Think You Know Cruising?

Cruise travel may be the most generally misunderstood vacation experience – especially by those who have never taken a cruise.

 


Cruise travel may be the most generally misunderstood vacation experience – especially by those who have never taken a cruise.

But even if you have taken a cruise, if it wasn't a recent voyage then things have probably changed more than you'd expect. If you haven't tried a cruise yet, it may be time to ditch your misconceptions and hop aboard.

Here are four common cruise complaints, and how they've changed:

1.) I don't want to dress up on my vacation

There was once a time when people dressed up to travel – suits were even expected on airplanes. Before the airlines took over, most international travel was done on ocean liners such as Cunard's Queen Mary, and the British have a strong tradition of formal dress (proven by the recent nuptials of the Duke and Duchess of Cambridge).

At one time, most cruises had two or three formal nights with a required dress code of tuxedos for the men and gowns for the ladies. But times have changed, and the cruise lines have become far less strict with their wardrobe requirements. Some lines have completely abolished formal nights, while others have dubbed them as "optional for those who choose to indulge." All ships now offer dining alternatives for people who do even want to see a gown or tuxedo. However, there are still cruise lines where most people wear formal finery, including Cunard and Crystal.

2.) I don't want to be told when, where and with whom I dine

Before 2000, most cruise ships still had what is now called "traditional dining" under which cruisers were assigned a specific table at either the early (6:00) or late (8:30) seating and dined with the same tablemates and service staff for every meal. Many regular cruisers preferred this approach as the wait staff quickly learned their preferences, and it was a great way to make new friends. Cruisers were allowed to request a new table if the table mates were not the right fit.

But for cruise novices, traditional dining was a common criticism, and in response, every cruise line now offers open seating where one can arrive at the dining room anytime between 6:00 and 10:00 and ask for a private table or join others at a larger one. Today, when given a choice, about 75% of cruisers opt for open seating in the main dining room.

Additionally, most cruise ships now offer several alternative dining spots. Some newer ships have a dozen or more alternative restaurants available nightly, some charge an extra fee for finer quality and some offer a more casual experience at no extra cost.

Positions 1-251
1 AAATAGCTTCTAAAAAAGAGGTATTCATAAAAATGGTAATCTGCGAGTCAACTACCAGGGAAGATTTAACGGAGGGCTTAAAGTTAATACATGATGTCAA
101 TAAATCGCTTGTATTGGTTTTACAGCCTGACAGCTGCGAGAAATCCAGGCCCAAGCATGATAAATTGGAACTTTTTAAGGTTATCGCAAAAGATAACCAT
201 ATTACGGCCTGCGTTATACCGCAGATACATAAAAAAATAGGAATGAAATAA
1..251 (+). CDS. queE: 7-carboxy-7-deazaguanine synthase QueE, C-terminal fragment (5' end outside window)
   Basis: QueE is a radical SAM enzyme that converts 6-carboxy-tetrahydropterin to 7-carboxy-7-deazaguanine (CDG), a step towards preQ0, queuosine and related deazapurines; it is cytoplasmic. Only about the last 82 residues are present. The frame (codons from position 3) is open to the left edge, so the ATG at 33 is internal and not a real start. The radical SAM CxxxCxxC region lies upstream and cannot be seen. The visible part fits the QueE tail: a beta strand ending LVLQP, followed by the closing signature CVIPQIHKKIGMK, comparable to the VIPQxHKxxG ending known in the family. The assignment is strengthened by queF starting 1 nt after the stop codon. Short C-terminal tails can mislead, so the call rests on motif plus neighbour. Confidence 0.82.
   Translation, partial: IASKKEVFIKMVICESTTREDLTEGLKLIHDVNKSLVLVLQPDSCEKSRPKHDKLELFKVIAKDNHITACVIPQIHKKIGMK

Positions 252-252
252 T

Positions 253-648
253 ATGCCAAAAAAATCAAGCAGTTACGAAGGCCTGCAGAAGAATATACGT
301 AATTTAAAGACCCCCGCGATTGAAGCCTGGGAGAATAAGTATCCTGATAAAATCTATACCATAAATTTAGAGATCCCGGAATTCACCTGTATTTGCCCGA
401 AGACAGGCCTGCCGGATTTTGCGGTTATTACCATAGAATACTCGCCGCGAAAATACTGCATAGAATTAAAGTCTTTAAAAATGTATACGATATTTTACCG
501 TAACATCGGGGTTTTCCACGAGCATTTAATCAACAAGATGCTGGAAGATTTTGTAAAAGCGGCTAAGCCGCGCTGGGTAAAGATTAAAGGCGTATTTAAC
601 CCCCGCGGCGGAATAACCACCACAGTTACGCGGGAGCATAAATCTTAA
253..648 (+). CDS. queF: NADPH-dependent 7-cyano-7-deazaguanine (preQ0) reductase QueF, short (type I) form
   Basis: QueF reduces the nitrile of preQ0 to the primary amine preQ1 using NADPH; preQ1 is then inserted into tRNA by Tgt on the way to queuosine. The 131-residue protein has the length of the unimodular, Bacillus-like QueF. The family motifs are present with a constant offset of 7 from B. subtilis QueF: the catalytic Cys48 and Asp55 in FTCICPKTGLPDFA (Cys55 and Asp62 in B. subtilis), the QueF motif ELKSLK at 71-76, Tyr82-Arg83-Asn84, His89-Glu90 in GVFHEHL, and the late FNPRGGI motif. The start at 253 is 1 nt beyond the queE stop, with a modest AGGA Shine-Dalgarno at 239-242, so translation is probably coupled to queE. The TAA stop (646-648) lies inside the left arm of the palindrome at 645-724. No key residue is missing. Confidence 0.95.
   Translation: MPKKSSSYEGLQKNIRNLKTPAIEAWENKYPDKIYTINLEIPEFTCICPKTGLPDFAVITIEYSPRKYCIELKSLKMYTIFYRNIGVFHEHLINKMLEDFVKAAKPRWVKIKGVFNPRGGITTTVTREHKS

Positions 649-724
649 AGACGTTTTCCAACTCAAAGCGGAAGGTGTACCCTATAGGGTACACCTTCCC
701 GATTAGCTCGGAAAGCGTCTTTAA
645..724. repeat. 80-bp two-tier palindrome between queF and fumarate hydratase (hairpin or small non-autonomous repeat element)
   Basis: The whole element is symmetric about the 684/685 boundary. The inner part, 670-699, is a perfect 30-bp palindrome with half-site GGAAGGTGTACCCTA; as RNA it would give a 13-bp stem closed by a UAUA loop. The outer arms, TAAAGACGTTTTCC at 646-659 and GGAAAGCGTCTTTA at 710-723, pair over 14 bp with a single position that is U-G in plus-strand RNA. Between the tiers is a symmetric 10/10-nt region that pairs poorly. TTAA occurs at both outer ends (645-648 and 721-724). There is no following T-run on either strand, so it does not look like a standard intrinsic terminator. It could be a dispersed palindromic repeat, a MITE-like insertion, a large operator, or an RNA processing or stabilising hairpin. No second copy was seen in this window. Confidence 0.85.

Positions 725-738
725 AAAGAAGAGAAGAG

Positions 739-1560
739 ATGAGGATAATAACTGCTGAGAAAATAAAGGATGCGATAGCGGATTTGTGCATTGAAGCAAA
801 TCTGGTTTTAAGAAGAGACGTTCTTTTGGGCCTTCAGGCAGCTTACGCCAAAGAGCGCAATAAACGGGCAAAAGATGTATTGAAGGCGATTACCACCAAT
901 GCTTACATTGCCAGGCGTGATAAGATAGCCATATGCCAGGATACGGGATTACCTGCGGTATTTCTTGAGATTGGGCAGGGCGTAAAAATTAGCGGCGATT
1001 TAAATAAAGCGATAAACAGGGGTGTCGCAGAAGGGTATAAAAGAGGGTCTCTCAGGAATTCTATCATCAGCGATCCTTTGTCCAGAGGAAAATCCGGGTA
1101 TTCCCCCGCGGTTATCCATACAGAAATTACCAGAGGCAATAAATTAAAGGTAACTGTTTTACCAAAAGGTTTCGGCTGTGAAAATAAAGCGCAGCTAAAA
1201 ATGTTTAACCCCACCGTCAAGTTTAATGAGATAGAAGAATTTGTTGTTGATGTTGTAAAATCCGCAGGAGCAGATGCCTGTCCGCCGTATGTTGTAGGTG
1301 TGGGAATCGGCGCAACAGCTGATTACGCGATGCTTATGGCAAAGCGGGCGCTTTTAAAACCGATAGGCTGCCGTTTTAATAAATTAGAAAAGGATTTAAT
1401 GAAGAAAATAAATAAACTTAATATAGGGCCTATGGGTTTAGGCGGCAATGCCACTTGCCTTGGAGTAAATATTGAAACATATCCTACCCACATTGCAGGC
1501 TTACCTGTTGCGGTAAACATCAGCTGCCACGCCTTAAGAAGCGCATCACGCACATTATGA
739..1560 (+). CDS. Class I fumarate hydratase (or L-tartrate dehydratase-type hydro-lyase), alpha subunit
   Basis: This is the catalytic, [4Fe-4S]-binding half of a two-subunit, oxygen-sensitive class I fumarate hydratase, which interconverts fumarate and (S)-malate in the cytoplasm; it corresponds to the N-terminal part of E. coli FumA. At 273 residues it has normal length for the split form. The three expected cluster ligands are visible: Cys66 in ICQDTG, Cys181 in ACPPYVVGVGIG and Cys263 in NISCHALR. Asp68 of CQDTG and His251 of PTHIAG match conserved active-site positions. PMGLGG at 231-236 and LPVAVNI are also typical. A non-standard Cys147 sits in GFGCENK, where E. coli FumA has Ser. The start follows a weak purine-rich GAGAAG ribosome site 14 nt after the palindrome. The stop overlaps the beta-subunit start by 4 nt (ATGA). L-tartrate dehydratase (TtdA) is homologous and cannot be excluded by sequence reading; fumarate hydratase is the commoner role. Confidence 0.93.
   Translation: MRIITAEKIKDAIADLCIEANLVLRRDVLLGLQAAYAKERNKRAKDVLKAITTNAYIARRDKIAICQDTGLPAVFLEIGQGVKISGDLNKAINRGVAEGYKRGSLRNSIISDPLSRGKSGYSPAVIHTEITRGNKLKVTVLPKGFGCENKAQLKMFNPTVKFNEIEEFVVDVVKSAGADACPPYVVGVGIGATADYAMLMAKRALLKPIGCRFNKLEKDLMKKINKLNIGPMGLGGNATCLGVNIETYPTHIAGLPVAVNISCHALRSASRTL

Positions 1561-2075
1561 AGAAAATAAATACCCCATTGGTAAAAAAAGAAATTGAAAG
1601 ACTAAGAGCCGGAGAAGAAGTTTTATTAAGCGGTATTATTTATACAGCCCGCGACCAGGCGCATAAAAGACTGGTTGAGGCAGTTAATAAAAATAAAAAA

3.) Cruise ship entertainment is second-rate

In the 1990s, most cruise ships had a copycat entertainment mentality that frankly needed to change. Back then, a production show staff of maybe 10 singers and dancers performed three musical-style shows per cruise. Commonly, only the oldest cruisers attended these shows and half of them were asleep before it ended.

Thankfully, cruise ship entertainment has improved markedly in the last decade. Disney Cruise Line deserves the credit for putting professional-caliber performers and stagecraft on cruise ships starting in 1999.

NCL gets kudos for hiring proven entertainment companies like Second City Comedy from Chicago, Legends in Concert from Las Vegas and the great Blue Man Group from New York City. Royal Caribbean now features full Broadway versions of Hairspray, Saturday Night Fever and Chicago the Musical on its larger ships.

Disney "character experiences" with Micky, Donald and Goofy are emulated by NCL with Nickelodeon Channel characters like SpongeBob SquarePants making appearances. Royal Caribbean has an extensive agreement to feature Shrek, Kung Fu Panda and other DreamWorks Animation characters. Disney, Royal Caribbean, Costa, Cunard and Princess ships now have state-of-the-art 3D movie theaters offering first-run films.

4.) I don't want to be stuck on a ship

In the 1990s, being on a cruise meant you were truly isolated from the "real world" – there were no newspapers, regular telephone service averaged $12 a minute and cell phone and Internet access just didn't exist. But times have changed and now every mainstream cruise ship has 24-hour service compatible with any cell phone, and wireless Internet access is available shipwide. Most cruises also deliver passengers' favorite newspapers to their room every morning. Of course, none of this is free; satellite communication is required, but the services are available for a reasonable price.

Cruise ships are now so big and feature-filled that in addition to the port adventures, you are now more likely to explore the enormity of the ship than you are to feel claustrophobic.

Cruising has truly changed in just the last few years, and some people naturally feel it has lost its unique appeal – which is partly true. But there will always be a cruise line for every taste from now on – including the people who never wanted cruising to change.

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